Though the Federal Centers for Disease Control and Prevention (CDC) considers Ebola to currently pose little risk to the population of the United States, there have been confirmed cases here, including one in New York City as of Oct. 23. Likewise, individuals who have recently traveled in regions with active Ebola outbreaks may be at risk for exposure.
Given these facts, the University requires any student, faculty, or staff member who has recently visited the affected regions, or who believes he or she may otherwise been exposed to Ebola, to call the University Health Center office prior to entering any Fordham campus or housing area: (718) 817-4160, or after business hours, the Office of Public Safety at (718) 817-2222, and ask to speak with the duty supervisor.
As of October 24, 2014, Fordham is barring students, faculty, and staff from traveling on University business or study to three countries: Sierra Leone, Guinea, and Liberia. This policy mirrors CDC Health Travel Warnings. The Ebola outbreak is evolving and the list of affected areas may change. For an updated list of countries visit: http://www.cdc.gov/vhf/ebola (additional countries may be added to the proscribed list as the CDC updates its alerts).
The same cautions apply to members of the Fordham community traveling on personal business to areas where Ebola outbreaks are underway, and to hosting travelers from those regions: anyone considering doing so should contact the University Health Center in advance.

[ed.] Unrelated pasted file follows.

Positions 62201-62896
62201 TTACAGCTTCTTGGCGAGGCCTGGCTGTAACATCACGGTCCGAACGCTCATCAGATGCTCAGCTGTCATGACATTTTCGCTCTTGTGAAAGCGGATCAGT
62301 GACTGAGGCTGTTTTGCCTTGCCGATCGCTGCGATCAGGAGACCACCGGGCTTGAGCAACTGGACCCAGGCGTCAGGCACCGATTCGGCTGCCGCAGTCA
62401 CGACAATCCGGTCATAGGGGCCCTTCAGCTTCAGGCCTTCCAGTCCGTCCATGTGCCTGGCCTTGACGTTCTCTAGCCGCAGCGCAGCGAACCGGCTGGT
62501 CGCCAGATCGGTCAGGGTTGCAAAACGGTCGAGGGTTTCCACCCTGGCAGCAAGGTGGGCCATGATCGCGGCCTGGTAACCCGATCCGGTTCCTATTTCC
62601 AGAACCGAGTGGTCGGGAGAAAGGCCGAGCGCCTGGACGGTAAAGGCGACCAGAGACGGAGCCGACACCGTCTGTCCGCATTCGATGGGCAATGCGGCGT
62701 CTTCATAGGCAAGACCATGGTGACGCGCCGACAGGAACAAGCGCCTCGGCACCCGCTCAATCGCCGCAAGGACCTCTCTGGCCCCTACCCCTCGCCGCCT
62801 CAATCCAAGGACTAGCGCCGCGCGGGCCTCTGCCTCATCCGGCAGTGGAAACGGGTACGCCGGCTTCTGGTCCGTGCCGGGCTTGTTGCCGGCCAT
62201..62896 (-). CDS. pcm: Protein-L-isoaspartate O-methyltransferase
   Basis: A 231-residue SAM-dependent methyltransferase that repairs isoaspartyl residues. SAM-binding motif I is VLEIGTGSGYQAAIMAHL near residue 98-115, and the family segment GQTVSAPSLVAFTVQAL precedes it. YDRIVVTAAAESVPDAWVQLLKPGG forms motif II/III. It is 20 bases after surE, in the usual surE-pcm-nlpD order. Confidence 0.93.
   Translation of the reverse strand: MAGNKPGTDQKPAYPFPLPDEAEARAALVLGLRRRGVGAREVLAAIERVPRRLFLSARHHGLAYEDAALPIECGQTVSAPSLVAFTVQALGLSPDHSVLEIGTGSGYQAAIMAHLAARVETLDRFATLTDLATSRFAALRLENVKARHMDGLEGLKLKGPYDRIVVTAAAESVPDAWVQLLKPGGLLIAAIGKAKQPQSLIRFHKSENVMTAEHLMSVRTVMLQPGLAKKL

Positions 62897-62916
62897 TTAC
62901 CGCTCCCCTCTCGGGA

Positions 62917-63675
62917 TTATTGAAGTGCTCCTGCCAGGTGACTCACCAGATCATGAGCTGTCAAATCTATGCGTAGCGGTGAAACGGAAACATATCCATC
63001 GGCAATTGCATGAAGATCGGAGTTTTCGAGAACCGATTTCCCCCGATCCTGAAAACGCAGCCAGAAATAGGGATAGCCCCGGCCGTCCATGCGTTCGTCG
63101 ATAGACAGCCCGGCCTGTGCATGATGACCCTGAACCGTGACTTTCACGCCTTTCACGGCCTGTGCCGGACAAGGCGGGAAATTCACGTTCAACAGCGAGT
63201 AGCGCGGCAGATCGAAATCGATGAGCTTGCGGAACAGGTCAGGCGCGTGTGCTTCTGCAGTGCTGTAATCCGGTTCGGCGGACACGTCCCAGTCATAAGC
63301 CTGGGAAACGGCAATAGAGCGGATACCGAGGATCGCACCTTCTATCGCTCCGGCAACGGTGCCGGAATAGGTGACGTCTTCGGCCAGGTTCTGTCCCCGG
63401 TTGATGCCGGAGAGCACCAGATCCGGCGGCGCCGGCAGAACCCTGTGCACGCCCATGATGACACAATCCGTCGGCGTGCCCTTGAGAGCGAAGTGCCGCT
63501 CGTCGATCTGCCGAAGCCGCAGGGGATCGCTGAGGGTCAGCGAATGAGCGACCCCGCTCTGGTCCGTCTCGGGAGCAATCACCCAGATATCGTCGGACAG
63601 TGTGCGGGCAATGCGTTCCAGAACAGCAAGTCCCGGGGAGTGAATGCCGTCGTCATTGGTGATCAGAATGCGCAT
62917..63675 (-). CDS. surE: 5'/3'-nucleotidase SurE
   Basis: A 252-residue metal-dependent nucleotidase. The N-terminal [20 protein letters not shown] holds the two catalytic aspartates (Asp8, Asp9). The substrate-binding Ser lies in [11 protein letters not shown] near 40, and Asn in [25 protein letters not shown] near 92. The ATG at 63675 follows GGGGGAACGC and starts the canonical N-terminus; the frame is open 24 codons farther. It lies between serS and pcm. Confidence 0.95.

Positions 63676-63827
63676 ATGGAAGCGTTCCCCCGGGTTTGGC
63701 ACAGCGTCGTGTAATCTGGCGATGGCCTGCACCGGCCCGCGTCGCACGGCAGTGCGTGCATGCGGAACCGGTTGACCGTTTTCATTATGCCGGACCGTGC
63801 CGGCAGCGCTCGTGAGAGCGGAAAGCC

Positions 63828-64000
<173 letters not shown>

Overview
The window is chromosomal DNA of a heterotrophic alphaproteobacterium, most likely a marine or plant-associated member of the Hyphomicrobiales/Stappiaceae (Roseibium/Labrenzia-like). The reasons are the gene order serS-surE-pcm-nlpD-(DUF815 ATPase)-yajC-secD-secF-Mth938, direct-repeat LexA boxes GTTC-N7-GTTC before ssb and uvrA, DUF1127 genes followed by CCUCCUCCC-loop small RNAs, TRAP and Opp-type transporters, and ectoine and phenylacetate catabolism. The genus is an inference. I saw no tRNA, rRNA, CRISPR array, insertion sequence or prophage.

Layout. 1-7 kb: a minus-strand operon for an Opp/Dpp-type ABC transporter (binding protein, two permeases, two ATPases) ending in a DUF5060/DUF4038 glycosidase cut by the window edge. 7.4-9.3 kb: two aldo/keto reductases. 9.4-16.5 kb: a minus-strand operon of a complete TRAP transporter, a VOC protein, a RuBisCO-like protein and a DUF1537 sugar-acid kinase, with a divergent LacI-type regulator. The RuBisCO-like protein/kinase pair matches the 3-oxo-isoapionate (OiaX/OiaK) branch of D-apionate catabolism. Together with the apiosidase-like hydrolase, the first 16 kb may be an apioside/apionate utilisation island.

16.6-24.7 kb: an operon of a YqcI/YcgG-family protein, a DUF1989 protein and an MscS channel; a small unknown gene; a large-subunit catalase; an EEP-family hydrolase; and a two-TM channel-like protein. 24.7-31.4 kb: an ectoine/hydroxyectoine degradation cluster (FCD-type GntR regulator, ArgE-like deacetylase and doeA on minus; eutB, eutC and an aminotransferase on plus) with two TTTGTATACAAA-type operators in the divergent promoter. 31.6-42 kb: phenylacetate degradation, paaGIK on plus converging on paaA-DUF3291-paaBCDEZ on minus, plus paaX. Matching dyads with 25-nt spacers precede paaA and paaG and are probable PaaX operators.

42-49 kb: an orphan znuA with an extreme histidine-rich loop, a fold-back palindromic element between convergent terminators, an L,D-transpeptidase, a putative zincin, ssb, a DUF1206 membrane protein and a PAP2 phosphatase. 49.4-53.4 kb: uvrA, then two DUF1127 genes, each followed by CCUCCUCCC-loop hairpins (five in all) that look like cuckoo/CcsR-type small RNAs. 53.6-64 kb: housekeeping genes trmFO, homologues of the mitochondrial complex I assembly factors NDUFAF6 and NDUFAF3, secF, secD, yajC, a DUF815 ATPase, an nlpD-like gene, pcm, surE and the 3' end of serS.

Ebola symptoms include: fever, headache, joint/muscle aches, weakness, diarrhea, vomiting, stomach pain/lack of appetite. The chances of getting Ebola are extremely low unless a person has had direct contact with the blood or body fluids (e.g., saliva, urine) of an Ebola infected person or animal, or with objects that were contaminated with blood or body fluids. See the CDC guidelines for colleges and universities.
Since the occurrence of confirmed cases of Ebola in the United States, Fordham has put in place more robust protocols to ensure that anyone with possible exposure to Ebola is quarantined off-campus. The University follows New York City Department of Health protocols for monitoring and managing health risks related to Ebola and other infectious diseases, and is in daily contact with Department of Health officials. University officials are also monitoring the situation via CDC and U.S. Department of State websites and advisories.
Again, medical authorities believe the likelihood of a widespread Ebola outbreak in the United States is very low, and there is no reason to believe any Fordham student, faculty, or staff members are at risk. In sharing these guidelines, the University is acting with an abundance of caution. Anyone with questions regarding Ebola, or the University’s policies, should contact the University Health Center.
Kathleen M. Malara MSN, FNP
Executive Director, University Health Services
NOTE: This is an updated version of the communication sent to the University community on August 18, 2014.